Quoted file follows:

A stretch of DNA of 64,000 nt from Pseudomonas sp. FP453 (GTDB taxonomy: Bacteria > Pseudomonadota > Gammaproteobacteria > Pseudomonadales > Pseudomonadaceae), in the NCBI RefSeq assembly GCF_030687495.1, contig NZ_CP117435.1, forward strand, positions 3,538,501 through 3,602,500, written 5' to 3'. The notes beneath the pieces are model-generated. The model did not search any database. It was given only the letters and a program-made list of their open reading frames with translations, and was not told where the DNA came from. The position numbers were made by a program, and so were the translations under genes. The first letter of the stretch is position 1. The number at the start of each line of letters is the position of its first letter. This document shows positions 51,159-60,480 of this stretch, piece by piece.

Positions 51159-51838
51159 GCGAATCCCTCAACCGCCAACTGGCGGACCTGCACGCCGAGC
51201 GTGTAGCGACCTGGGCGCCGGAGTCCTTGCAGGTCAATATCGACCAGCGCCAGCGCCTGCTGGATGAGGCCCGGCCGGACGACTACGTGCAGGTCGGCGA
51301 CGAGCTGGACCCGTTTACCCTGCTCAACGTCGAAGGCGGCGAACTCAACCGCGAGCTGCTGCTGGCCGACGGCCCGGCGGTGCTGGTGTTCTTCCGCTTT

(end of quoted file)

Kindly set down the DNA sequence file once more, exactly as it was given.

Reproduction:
A stretch of DNA of 64,000 nt from Pseudomonas sp. FP453 (GTDB taxonomy: Bacteria > Pseudomonadota > Gammaproteobacteria > Pseudomonadales > Pseudomonadaceae), in the NCBI RefSeq assembly GCF_030687495.1, contig NZ_CP117435.1, forward strand, positions 3,538,501 through 3,602,500, written 5' to 3'. The notes beneath the pieces are model-generated. The model did not search any database. It was given only the letters and a program-made list of their open reading frames with translations, and was not told where the DNA came from. The position numbers were made by a program, and so were the translations under genes. The first letter of the stretch is position 1. The number at the start of each line of letters is the position of its first letter. This document shows positions 51,159-60,480 of this stretch, piece by piece.

Positions 51159-51838
51159 GCGAATCCCTCAACCGCCAACTGGCGGACCTGCACGCCGAGC
51201 GTGTAGCGACCTGGGCGCCGGAGTCCTTGCAGGTCAATATCGACCAGCGCCAGCGCCTGCTGGATGAGGCCCGGCCGGACGACTACGTGCAGGTCGGCGA
51301 CGAGCTGGACCCGTTTACCCTGCTCAACGTCGAAGGCGGCGAACTCAACCGCGAGCTGCTGCTGGCCGACGGCCCGGCGGTGCTGGTGTTCTTCCGCTTT